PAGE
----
I just found this editorial on the problem of missing children. The author’s sentiments are noble, but he clearly doesn’t know what he’s talking about. To quote: There are 800,000 missing children each year under the age of 18…I have been asked by the editors at BNN to cover the Haleigh Cummings case and I obliged. I would like to see coverage for all the missing children not only in America but around the world…A great number of these children are never found.
The 800,000 figure gets thrown around a lot. I’m not sure it’s accurate; I’ve also read that 800,000 people are reported missing each year, which includes adults as well as children. But in any case, this figure is misleading. The 800,000 includes cases where the person was found, even very shortly after the disappearance was reported. Like if a toddler wanders out of his yard and down the block, or if a teenage girl is a few hours late getting home, or if an adult decides to take off for the weekend without telling anyone. All of them get added to the tally, even when they turn up safe almost immediately. The 800,000 tally also includes runaways, not just abducted kids. In any case, about 99% or more of those 800,000 people who are reported missing turn up shortly.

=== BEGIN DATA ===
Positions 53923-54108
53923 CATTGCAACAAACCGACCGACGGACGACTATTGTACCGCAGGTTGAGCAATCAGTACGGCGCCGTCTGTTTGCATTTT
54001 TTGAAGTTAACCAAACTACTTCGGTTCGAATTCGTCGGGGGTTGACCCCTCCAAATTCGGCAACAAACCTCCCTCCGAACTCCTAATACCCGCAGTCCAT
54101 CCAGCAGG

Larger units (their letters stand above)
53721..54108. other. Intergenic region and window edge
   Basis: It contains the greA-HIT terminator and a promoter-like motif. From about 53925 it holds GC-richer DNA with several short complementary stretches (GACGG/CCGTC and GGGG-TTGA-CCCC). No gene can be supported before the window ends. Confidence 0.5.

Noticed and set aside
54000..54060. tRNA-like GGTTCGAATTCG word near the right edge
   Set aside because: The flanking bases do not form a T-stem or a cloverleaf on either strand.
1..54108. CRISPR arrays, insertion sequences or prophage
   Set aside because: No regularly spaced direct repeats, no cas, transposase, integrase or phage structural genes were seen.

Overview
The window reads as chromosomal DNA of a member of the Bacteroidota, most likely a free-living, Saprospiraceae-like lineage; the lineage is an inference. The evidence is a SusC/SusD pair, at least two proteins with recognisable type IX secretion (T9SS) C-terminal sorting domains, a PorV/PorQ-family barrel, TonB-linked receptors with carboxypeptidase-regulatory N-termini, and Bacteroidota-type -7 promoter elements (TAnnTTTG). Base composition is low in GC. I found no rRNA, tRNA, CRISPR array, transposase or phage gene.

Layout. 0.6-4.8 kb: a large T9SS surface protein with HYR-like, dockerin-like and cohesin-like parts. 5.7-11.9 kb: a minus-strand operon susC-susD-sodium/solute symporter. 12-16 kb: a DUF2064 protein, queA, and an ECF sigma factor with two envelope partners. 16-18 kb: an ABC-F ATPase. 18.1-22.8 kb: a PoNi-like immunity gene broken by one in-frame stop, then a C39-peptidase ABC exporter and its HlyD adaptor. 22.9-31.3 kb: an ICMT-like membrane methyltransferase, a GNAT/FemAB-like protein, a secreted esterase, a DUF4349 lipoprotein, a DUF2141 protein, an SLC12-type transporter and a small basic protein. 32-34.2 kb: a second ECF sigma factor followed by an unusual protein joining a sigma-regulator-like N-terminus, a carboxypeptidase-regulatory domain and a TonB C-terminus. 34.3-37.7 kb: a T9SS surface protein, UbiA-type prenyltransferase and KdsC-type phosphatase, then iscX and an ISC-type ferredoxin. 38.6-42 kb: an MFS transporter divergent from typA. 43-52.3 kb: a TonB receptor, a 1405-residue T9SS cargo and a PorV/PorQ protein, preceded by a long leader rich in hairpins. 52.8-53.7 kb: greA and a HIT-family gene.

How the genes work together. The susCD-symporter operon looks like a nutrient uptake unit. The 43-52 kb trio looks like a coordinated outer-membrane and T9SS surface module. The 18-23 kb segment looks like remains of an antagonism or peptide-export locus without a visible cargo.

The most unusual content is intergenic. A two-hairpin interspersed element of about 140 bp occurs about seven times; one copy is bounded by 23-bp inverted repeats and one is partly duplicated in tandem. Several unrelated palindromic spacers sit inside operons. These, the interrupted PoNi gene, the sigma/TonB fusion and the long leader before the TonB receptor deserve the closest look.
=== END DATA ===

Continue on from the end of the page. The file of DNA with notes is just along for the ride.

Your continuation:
That’s not to say the problem of missing people isn’t real—I certainly know that as well as anyone. Just as real is the sad lack of media coverage for most missing people. But this blogger isn’t helping when he inflates the numbers.